Learning Common Lisp 

Common Lisp is an old language compared to many that are used now, such as Java, Python and C#. But this does not in any way mean it is no-longer useful, in fact it has many of the features that many modern languages have and many that they don’t. One of the great things about lisp is that if it does not have a feature that you would like it to have you can add it yourself.

While many programming languages we use today have a standard that sets out how things are done or a single implementation, Lisp is a little different as Lisp is the name for a family of dialects all of which do things slightly differently and have different focuses. Common lisp is one of those dialects there is also scheme which is a simplified version of lisp and Clojoure as well as many others. There are also differences between the implementations of each lisp as while there is a set of features that all lisp implementations must provide they can also provide some specific to that implementation of lisp.

Because lisp grew up in the world of artificial intelligence research at a time when computers had a fraction of the power that they have today, lisp has become a language that uses resources very efficiently and can come close to the speed of C if required. Unfortunately its use in artificial intelligence research likely gave it a reputation that was one of the factors that lead to its decreased usage over the years.

Another useful feature that lisp has is it’s REPL (read eval print loop) which allows you to evaluate segments of code as you are writing it. This is similar to what can be seen in languages such as python (although you may not have used it) and is used a lot when developing lisp applications. The REPL will allow you to define and redefine functions as well as test them before integrating them into the rest of your code.

While Common Lisp does have many things that make it a great language to use there are a few things that could act as a barrier to learning it. These result from the fact that for a period of time lisp was only used by a small number of people. Because of this less work was being done on tools that could be used with lisp, but as lisp is beginning be used by more programmers this is slowly changing and thanks to what is referred to as the foreign function interface (which allows lisp to be used with code written in C), this means many popular API’s such as OpenGL and gtk can also be used with Common Lisp.

If you were to look at a few lines of common lisp code which you likely have already you would have notice what some may call an excessive use of parenthesises. Where languages such as C and C++ use “{} ” and “;” to indicate blocks of code common lisp uses “()” (this is where having an IDE that automatically adds the “)” for you becomes very useful, you may also want to take a look at an earlier post on swapping the numbers and symbols on your keyboard). Another way of thinking about common lisp code is that everything is a function call, as an example of what I mean I will show a comparison between two code samples.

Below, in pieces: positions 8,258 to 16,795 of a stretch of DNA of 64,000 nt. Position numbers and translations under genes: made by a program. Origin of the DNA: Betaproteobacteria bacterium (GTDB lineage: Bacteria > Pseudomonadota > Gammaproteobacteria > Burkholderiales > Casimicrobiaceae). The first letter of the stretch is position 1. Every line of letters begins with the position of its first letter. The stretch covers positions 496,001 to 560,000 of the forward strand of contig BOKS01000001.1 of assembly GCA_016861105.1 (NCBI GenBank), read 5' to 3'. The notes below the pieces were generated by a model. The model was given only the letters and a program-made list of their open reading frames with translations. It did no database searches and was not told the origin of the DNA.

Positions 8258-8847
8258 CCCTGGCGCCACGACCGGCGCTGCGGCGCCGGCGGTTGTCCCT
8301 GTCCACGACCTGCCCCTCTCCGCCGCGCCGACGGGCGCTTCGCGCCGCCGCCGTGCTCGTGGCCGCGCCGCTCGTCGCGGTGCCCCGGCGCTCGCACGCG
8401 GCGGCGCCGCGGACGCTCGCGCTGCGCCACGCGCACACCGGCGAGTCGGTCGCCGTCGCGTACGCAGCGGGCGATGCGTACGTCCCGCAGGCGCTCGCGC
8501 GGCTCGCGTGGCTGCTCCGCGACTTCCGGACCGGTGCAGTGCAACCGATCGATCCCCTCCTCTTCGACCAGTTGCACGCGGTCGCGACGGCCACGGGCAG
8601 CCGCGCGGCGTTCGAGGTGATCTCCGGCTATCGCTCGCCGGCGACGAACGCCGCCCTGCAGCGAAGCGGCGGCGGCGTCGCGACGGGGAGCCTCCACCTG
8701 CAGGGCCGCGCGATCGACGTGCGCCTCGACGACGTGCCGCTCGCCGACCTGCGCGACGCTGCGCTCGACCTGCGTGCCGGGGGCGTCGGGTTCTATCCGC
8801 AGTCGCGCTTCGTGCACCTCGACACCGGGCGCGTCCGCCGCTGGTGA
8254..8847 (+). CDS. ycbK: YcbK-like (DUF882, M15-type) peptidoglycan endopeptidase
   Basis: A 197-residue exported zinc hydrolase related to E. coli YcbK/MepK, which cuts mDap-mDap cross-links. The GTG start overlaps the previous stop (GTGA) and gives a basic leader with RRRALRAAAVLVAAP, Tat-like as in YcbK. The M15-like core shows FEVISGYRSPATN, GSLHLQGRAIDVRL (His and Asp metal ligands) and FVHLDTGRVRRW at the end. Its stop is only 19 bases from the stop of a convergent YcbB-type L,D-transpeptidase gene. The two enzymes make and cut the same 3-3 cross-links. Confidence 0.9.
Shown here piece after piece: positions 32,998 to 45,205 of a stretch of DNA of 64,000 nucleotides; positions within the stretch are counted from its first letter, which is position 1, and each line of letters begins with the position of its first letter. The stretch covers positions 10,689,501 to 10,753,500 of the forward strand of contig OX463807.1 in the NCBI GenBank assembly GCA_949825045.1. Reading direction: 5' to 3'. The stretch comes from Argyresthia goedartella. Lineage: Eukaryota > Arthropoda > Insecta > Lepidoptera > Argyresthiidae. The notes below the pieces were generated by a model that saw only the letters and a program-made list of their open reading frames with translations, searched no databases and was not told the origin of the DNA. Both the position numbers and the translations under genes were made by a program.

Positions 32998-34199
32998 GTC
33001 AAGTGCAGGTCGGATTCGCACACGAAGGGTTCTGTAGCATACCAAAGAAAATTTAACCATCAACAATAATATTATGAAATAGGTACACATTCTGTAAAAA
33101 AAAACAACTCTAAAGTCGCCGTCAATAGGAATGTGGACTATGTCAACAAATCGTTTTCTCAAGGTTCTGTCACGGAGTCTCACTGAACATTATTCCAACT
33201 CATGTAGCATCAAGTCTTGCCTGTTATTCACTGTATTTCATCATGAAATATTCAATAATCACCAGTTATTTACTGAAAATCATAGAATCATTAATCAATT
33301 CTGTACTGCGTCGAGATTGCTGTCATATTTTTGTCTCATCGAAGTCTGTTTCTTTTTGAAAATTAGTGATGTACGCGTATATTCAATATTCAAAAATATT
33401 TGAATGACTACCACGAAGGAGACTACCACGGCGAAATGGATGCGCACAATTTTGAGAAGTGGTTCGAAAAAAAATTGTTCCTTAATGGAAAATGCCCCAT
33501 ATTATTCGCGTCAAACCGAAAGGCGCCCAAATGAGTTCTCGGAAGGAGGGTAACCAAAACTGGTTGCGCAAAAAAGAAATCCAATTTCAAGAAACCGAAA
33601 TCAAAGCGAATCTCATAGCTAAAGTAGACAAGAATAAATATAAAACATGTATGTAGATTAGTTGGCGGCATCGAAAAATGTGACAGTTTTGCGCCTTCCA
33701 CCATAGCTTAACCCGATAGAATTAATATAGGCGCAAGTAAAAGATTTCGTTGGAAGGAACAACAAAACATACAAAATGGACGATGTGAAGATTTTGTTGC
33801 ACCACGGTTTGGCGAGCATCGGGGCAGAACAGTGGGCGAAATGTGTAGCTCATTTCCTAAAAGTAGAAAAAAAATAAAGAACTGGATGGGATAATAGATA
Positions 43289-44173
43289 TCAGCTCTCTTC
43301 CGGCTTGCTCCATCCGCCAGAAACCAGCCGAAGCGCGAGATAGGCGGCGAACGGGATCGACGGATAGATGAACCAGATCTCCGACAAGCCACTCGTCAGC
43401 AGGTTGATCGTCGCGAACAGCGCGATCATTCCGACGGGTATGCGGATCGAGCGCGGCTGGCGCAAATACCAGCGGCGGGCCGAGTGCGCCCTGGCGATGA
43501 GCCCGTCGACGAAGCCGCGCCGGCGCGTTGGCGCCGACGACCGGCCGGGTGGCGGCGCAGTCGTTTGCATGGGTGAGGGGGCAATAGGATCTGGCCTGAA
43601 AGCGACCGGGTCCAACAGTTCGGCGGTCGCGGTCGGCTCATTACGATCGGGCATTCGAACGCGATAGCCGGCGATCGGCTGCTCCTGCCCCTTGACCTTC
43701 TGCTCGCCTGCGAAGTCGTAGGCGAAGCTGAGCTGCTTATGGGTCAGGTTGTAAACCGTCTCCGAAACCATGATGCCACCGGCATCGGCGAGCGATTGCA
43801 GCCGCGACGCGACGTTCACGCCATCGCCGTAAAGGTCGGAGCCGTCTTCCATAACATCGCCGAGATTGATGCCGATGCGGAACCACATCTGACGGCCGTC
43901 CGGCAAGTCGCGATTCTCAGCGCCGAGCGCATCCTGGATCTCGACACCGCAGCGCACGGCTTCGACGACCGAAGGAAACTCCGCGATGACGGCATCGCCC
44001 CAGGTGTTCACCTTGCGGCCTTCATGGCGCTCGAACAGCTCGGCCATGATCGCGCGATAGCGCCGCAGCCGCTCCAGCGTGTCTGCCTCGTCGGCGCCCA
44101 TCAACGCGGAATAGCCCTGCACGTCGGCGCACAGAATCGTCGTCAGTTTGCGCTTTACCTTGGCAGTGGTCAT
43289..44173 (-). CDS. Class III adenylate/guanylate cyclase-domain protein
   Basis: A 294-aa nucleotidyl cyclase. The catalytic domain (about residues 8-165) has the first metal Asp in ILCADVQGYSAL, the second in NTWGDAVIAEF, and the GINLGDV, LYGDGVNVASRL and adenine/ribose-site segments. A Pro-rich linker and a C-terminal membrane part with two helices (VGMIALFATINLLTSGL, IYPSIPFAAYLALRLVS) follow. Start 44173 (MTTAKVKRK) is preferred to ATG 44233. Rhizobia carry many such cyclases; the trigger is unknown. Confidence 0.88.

if (foo == bar)
//some code here

Common lisp 

(if (equal foo bar)
;;some code here)

you can think of equal as a function where “foo” and “bar” were passed in as arguments, if you can think of lisp code this way it will make it a little less daunting when you attempt to learn it.

If you have made it this far and still want to learn common lisp then below are a few things to help you get started. First you will require an IDE to use, but as lisp is not widely used there is not much to choose from. At the moment there are some commercial options available but many start with Emacs with the slime extension. Using Emacs and slime is relatively straight forward and there are plenty of resources on the internet to help you get started. You may also want to look into installing quicklisp which is a package manager for lisp that allows you to easily download lisp packages to use in your own applications. You will also need to install a lisp implementation, while there are many available sbcl is a popular choice.

Once you have slime and Emacs working you will be wanting to find some learning resources so that you can start writing lisp code. As common lisp has been around for a while there are many books available many of them written years ago, although that does not mean that they are not useful. Also note that when looking for books you want to make sure that the book is about common lisp as there are other dialects of lisp that do things a little differently. The best book I have come across is Practical Common Lisp which is available online for free. You may also want to take a look at cliki.net and common-lisp.net which have various resources that will aid you when using common lisp.

All that is left is for you to follow some of the links above and discover how good common lisp is for yourself.



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